The Red Baron, the Great War and UFOs

A recently published book – UFOs of the First World War – delves on the mysteries and paranormal sightings WWI soldiers and even the Red Baron himself encountered during the Great War a hundred years in the past.

According to this book, authored by Nigel Watson, more bizarre and more frightening things than fighter pilots patrolled the skies above the French battlefields during the said conflict. Throughout the First World War, there are existing accounts as told by soldiers and civilians about a paranormal encounters — encounters that even historians and UFO experts have long struggled to explain.

Here are some of these sightings [as featured in the above-mentioned book]:

The Red Baron and UFOs

German pilot Manfred Freiherr von Richthofen who went down in history as the famous Red Baron is WWI’s most famous pilot. No other human flyer could match his skills in flying and even fighting while up in the air. Apparently, neither could UFOs, too.

Accordingly, the Red Baron spotted an Unidentified Flying Object – described as a “looking like an upside down silver saucer with orange lights” – in the spring of 1917 while he was on an early morning mission in Belgium.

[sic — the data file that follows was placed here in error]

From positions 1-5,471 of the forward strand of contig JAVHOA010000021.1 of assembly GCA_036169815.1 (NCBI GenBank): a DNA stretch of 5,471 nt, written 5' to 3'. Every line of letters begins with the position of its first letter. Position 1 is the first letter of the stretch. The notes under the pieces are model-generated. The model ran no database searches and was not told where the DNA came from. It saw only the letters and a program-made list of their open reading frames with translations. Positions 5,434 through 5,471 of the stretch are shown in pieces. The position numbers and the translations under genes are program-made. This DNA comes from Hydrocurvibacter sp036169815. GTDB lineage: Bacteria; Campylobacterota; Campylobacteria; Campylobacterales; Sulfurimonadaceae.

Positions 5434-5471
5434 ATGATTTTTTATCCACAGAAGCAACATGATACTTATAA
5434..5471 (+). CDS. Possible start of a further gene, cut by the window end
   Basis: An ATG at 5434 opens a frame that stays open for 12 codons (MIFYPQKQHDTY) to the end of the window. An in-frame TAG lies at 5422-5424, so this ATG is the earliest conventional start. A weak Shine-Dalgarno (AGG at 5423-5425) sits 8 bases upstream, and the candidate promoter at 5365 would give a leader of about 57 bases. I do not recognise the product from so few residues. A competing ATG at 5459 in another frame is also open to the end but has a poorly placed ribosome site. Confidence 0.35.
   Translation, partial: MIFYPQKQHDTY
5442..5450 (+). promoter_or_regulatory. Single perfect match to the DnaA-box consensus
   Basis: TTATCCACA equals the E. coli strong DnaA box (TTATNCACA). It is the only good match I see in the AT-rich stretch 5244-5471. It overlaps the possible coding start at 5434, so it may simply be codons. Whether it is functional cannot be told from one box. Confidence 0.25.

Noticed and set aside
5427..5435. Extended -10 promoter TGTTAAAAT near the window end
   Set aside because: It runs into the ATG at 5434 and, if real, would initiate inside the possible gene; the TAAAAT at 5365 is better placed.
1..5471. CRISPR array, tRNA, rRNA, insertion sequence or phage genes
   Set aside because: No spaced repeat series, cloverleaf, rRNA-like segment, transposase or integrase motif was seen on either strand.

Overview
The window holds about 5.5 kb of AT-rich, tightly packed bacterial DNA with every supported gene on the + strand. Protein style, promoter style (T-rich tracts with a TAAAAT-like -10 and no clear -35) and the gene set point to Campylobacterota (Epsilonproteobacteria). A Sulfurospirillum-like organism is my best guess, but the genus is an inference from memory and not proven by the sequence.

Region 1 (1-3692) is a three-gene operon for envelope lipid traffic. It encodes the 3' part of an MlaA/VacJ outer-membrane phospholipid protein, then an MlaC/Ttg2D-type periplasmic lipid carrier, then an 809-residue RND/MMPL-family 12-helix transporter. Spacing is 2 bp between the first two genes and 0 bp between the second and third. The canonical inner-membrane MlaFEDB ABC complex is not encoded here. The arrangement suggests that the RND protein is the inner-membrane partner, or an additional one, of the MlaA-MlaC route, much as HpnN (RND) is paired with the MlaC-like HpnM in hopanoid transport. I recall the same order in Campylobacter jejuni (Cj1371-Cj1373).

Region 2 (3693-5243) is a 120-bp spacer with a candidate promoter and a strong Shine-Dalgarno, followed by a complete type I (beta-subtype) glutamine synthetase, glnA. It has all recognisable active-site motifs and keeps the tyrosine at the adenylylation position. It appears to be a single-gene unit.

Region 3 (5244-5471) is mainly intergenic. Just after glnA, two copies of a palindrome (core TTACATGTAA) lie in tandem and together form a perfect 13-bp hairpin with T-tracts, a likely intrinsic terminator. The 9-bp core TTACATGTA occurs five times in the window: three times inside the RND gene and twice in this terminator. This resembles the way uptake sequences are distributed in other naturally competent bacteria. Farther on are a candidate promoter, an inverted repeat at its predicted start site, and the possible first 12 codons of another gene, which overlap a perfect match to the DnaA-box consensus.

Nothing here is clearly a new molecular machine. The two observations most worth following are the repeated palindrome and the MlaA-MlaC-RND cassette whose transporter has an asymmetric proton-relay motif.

The account went on to say that another WWI German Air Force ace, Peter Waitzrick, witnessed the dogfight between his comrade and that of the UFO. Waitzrick described how they looked on with fear at the object as it was unlike anything they have seen before. The Red Baron immediately began firing on the said UFO and it went down crashing into the woods, mowing tree limbs on its way.

Allegedly, two occupants from the saucer-like flying object clambered out from the wreckage and ran into the trees.

The squadron, along with Waitzrick, initially believed that the UFO the Red Baron encountered was a secret US Army aircraft. However, when he read about UFOs and reports on flying saucers, the former undoubtedly maintained that what they saw and what the Red Baron fought off in the Belgian skies was one.

Nevertheless, Waitzrick waited eighty years after its occurrence before sharing the story, He was already 105 years old when he did open up about the encounter. The account made it into the pages of the Weekly World News August of 1999.

But historians are doubtful with Waitzrick’s narration. According to them, it was not until months later after the encounter that the Fokker triplanes that the squadron were allegedly fighting when the incident occurred were put into operation service. That fact cast a shade on the WWI German pilot’s story.

Gallipoli Campaign’s Disappearing Soldiers Caused by UFOs . . . ?

Reportedly, about 4,000 members of the Royal Norfolk Regiment were “abducted” by UFOs during the catastrophic Gallipoli Campaign. Eye witnesses said that the soldiers were snatched by aliens who swooped down on the battlefield looking like huge gray-colored clouds.